I found that in both New Zealand and Australia, farms/ranches have purpose built vacation rentals on their property. These units are modern and have all the amenities that I prefer. These owners are also full of helpful tips about where to shop and the must do things in their areas.

Below are some links to places I have rented for the trip.

The Orchard Homestay, Coromanel Peninsula, New Zealand Farm Stay:
http://theorchardhomestay.co.nz/

Johanna Seaside Cottages, Great Ocean Road, Australia Farm Stay:
http://www.johannaseaside.com.au/cottages/glen-tara/

Awatea Cottage, Abel Tasman, Vacation Rental:
Awatea Cottage
http://awatea.com/boutique-accommodation-cottage.html

Art on Hart, Bermaqui, Australia South Coast New South Wales
Art on Hart
http://www.artonhart.com.au/accommodation.html

Limosa Rise, Wilson’s Promontory, Australia
http://limosarise.com.au/luxury-accommodation-yanakie/
We leave in a few days and will post updates on our adventure.

Mega Trip – Part 2 Booking flights with miles – Book EARLY

I had enough miles for two people to fly round trip in business class from San Francisco to Australia using the United Saver Award (270,000 miles). I did not have enough miles for United Standard Award (600,000 miles).
The United (other airlines have similar products) search engine gives you a highlighted calendar that indicates the days that have saver/standard/business/economy flights. You can scroll forward and backward on the calendar and you can clearly see which dates have business saver dates available. Then scroll down and see the specific flights that are available.
United Flight Calendar
I could see several dates available, but we were leaving for a two week trip to Colorado, so I decided to wait until we got home. BIG MISTAKE. When we got home there were NO business class flights available, and very few economy saver dates. I ended up having to book a date almost two weeks sooner than the date I wanted, in order to book an economy flight with miles. I was able to pay for an upgrade to Economy Plus, which gives you four more inches of leg room.
For the return flight I set an alarm on my calendar to remind me to book as soon as the flights were available. Our last destination in Australia will be in Cairns on the north coast. I could book us on business class from Cairns, but we had at least two plane changes en route. Instead I opted to look at the options if I flew home from Sydney. It turned out that I could book us to fly direct from Sydney to San Francisco in business class with a saver ticket, so I booked that flight.
The lesson is to book early and when you see something that works for you, don’t wait, BOOK IT.
Also, be flexible, about what airports you fly in and out of.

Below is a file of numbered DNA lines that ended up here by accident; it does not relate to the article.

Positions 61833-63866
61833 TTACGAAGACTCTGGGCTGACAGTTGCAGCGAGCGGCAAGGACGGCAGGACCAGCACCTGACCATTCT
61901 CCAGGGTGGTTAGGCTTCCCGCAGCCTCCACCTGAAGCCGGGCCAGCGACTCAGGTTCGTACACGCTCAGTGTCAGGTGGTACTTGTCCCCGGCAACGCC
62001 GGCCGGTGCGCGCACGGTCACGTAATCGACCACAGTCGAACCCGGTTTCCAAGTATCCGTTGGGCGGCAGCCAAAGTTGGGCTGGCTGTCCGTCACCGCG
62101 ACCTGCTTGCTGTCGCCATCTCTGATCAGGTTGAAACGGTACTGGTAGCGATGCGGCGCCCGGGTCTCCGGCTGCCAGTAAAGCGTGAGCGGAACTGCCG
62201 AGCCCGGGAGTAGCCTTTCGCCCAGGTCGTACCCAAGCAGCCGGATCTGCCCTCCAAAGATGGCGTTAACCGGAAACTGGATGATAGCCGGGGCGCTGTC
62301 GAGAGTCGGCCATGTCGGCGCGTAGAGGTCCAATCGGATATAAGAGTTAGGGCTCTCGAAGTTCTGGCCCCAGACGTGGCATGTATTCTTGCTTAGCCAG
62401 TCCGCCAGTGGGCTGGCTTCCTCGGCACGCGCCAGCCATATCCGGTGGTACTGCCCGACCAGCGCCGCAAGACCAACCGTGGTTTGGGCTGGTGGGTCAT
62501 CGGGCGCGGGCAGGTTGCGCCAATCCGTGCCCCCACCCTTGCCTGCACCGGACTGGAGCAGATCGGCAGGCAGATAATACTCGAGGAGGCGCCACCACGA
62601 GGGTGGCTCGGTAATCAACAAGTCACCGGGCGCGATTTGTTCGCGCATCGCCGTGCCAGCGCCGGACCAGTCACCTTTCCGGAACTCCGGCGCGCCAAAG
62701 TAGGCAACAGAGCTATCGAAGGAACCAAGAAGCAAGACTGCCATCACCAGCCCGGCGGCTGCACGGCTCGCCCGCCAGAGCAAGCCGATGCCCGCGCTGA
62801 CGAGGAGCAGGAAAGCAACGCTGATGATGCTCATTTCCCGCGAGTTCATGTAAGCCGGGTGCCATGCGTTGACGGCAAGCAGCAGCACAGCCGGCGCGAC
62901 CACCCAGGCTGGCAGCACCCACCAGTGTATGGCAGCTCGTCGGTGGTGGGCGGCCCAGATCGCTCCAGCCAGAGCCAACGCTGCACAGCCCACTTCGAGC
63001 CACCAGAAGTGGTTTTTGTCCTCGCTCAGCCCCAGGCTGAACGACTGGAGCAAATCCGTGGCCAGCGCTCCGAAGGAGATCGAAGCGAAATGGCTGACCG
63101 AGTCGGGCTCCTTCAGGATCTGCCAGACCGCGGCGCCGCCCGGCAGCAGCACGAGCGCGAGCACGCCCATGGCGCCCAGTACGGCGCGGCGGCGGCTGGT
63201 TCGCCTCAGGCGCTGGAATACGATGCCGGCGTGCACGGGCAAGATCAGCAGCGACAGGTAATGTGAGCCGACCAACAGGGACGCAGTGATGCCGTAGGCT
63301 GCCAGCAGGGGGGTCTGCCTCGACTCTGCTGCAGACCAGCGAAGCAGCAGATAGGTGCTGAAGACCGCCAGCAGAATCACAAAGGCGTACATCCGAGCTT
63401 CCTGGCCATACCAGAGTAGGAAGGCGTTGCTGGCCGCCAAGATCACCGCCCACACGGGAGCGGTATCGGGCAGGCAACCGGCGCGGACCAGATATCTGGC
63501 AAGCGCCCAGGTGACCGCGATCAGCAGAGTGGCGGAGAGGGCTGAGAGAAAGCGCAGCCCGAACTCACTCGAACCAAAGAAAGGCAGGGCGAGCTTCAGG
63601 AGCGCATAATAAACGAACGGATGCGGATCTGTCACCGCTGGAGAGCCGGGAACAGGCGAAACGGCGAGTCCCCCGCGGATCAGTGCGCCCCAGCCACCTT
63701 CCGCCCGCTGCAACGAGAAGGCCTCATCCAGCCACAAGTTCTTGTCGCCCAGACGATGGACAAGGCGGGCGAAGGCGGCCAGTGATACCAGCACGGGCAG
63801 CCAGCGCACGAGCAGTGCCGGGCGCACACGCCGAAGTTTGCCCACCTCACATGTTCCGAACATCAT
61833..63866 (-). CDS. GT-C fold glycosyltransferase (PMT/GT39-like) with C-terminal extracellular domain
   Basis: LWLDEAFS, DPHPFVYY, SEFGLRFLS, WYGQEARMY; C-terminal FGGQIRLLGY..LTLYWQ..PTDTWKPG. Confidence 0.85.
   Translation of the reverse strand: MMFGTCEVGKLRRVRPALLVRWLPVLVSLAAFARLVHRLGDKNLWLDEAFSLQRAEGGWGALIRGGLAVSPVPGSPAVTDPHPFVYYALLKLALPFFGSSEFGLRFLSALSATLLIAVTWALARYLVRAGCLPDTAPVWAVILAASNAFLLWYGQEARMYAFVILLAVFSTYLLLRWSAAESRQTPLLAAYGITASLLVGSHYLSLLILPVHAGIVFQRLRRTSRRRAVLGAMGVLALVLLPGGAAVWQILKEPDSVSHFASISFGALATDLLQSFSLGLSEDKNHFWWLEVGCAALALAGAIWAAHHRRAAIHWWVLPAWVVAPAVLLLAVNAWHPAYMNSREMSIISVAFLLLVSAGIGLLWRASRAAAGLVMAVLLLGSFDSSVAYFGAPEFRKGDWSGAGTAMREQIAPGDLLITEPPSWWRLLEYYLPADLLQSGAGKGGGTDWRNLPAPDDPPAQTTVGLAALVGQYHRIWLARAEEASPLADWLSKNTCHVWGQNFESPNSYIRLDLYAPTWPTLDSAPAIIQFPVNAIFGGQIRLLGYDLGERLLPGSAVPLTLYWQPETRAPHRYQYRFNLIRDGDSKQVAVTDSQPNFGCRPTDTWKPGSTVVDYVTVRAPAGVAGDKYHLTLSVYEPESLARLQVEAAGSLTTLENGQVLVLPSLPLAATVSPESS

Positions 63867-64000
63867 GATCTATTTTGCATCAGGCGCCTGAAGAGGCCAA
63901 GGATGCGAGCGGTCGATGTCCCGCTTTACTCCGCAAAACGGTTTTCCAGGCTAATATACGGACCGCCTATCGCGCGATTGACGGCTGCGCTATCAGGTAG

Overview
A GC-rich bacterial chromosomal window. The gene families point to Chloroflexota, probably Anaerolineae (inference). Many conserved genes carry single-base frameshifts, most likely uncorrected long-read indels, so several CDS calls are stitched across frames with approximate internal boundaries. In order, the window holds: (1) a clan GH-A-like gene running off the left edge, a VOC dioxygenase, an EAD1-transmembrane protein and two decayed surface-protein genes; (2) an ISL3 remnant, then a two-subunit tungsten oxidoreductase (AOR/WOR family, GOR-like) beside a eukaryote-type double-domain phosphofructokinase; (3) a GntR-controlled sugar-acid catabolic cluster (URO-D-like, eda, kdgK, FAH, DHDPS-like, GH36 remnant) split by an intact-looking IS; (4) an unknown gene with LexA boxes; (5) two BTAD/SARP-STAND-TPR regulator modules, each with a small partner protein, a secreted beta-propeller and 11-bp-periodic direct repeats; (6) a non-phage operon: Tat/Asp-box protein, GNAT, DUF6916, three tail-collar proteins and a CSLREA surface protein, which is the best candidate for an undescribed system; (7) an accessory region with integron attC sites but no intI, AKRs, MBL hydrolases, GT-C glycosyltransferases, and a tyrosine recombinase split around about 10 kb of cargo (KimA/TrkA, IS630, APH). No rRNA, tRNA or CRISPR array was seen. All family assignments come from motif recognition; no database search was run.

10 Travel Tips

Wanted to share these travel tips with you from a fellow blogger.

10 Travel Tips.

Car Rental 101

Car REntal

This last week two different people asked me how to find the best car rental deals, so here goes.

When I book travel I have two great starting points, Kayak.com and tripadvisor.com. I use Trip Advisor to check reviews on places to stay and things to do. I use kayak for airfare and car rental, mainly, but sometimes for hotels also.

I love Kayak.com because it searches all the carriers at once. You can even check the boxes at the bottom and let it search Expedia, CarRental.com, priceline and other options. It is, in short, a ONE STOP shop for travel prices. If you create a user ID and save trip information, it will then “watch” for low fares and email you suggestions for your destination.

That said, as I stated in my post about Airline Credit Cards (https://travelbug1950.wordpress.com/2013/07/23/credit-cards-with-airline-miles/), I prefer to book directly with the vendor, rather than a third party like carrental.com or travelocity. I use kayak to see who is the cheapest vendor with the best routing, in the case of airlines. I then click the link on kayak to take me to the vendor’s website.

Back to car rentals. At this point, I have rented enough cars and checked enough prices to fall back on two discount websites. Costco and American Automobile Association (AAA).

Costco Travel (http://www.costcotravel.com/Rental-Cars): This web site used to be difficult to use because you had to pick a car rental company and discount coupon and then search, which sometimes required several tries to find the best deal. They have, in the last few months, changed their web search. It now searches all the car rental deals and gives you multiple search results in one screen so it is simple to compare. They call it their “Low Price Finder”. You do have to create a user ID with your Costco membership number to access this process.